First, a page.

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This is a multi-part question. My database looks like this:

USERS
-id
-fname
-lname

COMPANIES
-id
-name
-type

PRODUCTS
-id
-product
-restaurant (foreign key to companies id)
-vendor (foreign key to companies id)
-user (foreign key to users id)
-transaction_date
  1. Is this a good way to set up the database? I was thinking of having separate tables for restaurants and vendors but wanted them to use the same login page and rather than have to worry about UNION queries, I just select them by type. They see different information upon login so I have an if statement that says if type = r, show this else show that. Best way?

The second issue comes up when I want to show the information upon login. Say a vendor logs in, they will see a list of all the records that match their vendor id. However, I am seeing too many records because of my nested loop. For example, the table looks like this:

Date--Product--Restaurant--User

I am using this query:

$sql = mysql_query("SELECT products.*, companies.name, CONCAT_WS(' ', users.fname, users.lname) AS fullname FROM products INNER JOIN companies ON products.vendor = companies.id INNER JOIN users ON products.user = users.id WHERE company='$id' AND companies.type='$type'") or die(mysql_error());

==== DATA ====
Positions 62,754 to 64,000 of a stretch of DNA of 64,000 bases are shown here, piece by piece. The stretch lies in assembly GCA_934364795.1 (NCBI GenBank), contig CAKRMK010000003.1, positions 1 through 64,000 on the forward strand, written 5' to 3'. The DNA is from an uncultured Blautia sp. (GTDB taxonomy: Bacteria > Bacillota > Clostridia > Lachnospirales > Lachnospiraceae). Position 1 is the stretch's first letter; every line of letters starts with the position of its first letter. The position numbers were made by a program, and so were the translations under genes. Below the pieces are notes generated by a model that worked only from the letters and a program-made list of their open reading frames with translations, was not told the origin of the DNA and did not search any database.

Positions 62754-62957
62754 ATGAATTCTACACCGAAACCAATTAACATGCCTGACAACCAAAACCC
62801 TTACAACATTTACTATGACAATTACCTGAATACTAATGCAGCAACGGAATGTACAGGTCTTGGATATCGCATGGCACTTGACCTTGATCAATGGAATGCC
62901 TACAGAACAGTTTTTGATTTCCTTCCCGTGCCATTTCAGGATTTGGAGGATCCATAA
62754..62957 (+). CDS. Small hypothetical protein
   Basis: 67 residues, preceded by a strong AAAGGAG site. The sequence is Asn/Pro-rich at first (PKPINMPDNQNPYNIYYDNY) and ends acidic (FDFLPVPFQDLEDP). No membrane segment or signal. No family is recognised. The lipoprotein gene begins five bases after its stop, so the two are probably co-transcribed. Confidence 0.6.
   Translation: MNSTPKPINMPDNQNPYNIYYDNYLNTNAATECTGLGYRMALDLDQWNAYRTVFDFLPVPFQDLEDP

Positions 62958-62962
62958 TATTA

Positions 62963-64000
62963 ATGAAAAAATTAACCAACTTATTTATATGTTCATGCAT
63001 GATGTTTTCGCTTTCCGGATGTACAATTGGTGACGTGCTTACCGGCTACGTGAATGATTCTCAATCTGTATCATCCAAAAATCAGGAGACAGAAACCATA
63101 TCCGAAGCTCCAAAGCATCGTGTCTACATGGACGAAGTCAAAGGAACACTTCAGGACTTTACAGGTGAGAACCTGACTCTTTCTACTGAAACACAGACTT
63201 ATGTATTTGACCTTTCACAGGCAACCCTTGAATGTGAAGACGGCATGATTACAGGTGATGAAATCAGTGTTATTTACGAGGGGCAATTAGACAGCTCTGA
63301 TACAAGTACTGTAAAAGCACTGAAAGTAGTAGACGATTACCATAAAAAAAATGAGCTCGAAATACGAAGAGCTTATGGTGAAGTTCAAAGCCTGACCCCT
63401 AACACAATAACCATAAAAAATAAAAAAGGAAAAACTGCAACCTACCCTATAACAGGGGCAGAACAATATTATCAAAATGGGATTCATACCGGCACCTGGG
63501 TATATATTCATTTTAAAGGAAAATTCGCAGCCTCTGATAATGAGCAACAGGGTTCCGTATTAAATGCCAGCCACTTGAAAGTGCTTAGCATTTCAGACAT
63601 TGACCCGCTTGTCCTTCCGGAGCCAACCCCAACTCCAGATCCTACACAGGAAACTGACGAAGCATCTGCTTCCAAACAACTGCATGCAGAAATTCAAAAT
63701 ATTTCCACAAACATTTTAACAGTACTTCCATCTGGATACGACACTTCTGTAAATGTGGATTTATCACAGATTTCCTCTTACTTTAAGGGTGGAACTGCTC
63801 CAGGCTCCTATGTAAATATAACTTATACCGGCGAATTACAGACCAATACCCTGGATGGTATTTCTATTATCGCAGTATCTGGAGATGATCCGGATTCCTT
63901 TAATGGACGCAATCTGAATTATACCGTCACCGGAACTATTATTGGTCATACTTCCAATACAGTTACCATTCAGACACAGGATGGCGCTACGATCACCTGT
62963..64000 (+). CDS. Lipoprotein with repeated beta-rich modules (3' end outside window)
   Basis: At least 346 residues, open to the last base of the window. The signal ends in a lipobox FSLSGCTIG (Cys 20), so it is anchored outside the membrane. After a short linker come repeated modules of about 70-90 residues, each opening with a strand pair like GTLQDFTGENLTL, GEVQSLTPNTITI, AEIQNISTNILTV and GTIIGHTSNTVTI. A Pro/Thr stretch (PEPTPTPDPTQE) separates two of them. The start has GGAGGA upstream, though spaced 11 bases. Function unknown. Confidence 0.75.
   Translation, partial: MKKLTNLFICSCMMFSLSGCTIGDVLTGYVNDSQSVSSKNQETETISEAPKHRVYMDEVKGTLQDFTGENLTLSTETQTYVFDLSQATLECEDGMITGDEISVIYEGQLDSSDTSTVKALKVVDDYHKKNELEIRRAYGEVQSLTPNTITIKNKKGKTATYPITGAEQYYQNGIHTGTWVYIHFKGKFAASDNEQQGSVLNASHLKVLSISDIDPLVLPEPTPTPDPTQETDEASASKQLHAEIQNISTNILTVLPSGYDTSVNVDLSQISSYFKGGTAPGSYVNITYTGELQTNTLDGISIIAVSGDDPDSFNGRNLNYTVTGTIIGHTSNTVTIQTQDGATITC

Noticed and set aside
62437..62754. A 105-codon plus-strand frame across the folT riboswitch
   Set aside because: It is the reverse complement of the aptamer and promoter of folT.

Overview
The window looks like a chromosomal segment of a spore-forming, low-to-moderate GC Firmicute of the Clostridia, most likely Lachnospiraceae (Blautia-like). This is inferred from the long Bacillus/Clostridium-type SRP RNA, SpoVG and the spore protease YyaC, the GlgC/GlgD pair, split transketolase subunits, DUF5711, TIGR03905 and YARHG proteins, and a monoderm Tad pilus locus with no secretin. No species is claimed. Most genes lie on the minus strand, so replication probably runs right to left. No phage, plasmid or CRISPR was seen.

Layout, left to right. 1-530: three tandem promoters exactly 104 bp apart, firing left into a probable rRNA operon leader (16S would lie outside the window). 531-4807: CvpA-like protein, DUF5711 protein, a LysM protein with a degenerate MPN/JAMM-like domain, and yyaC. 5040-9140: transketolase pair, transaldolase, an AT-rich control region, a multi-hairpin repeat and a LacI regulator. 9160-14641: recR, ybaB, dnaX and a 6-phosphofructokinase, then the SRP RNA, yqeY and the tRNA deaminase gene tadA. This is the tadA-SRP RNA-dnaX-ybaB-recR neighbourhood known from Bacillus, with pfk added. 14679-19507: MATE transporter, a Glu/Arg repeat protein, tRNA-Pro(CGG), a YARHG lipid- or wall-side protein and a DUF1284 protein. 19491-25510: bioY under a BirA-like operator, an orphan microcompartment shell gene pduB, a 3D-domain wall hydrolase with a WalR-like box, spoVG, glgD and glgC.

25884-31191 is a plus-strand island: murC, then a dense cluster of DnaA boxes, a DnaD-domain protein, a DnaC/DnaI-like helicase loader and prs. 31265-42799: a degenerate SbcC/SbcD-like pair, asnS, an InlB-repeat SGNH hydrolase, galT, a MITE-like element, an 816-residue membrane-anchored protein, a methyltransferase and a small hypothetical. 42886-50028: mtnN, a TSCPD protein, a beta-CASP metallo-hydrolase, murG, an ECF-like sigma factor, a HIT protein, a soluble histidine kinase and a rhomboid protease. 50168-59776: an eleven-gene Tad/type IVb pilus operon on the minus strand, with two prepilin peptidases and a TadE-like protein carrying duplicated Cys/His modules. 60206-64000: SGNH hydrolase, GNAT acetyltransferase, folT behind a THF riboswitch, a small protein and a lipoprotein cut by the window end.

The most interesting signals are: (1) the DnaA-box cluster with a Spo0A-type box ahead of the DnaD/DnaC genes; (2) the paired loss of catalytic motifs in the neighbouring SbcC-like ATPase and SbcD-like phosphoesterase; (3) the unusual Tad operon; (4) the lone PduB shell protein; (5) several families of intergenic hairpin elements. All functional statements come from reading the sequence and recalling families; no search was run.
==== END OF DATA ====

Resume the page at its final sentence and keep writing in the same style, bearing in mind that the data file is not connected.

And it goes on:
$num=mysql_num_rows($sql);

$sql1 = mysql_query("SELECT products.restaurant, companies.name AS cname FROM products INNER JOIN companies ON products.restaurant = companies.id") or die(mysql_error());

$num1=mysql_num_rows($sql1);

$i = 0;
while ($i < $num) {
  $j = 0;
  while ($j < $num) {
$d = mysql_result($sql,$i,"transaction_date");
$p = mysql_result($sql,$i,"product");
$r = mysql_result($sql1,$j,"cname");
$u = mysql_result($sql,$i,"fullname");

<td><?php echo $d; ?></td>
<td><?php echo $p; ?></td>
<td><?php echo $r; ?></td>
<td><?php echo $u; ?></td>

$j++; }
$i++; }

$id and $type are session created values upon login. There are 4 example records currently in the table. Rather than showing just 4, it shows 16 because the values of $num and $num1 are both 4 and $num is looping $num1 four times.

  1. How can I fix this problem and just show the 4 records?

Thank you for your help. Let me know if you need any clarification on any part.

share|improve this question
    
does each product have one and only one user? if so your schema looks fine. if not, you'll want to make a product_users table containing the product_id, user_id, and transaction date. –  sgroves Oct 19 '12 at 14:23
    
Yes each product has only one user. Actually I should rename the Products table to Transactions because there is essentially only one product. –  robk27 Oct 19 '12 at 14:56

1 Answer 1

Your database set-up may need a little rethink.

The reason I think this is that you need to know which company each user is in and you cannot have this within the products table as you have.

I would consider adding the foreign key to the users table like so (assuming one user has one company and one company has many users). I have also made some other suggestions, something like the below:

users - id - company_id - first_name - last_name

companies - id - name - company_type_id

company_types - id - type

products - id - product_name - company_id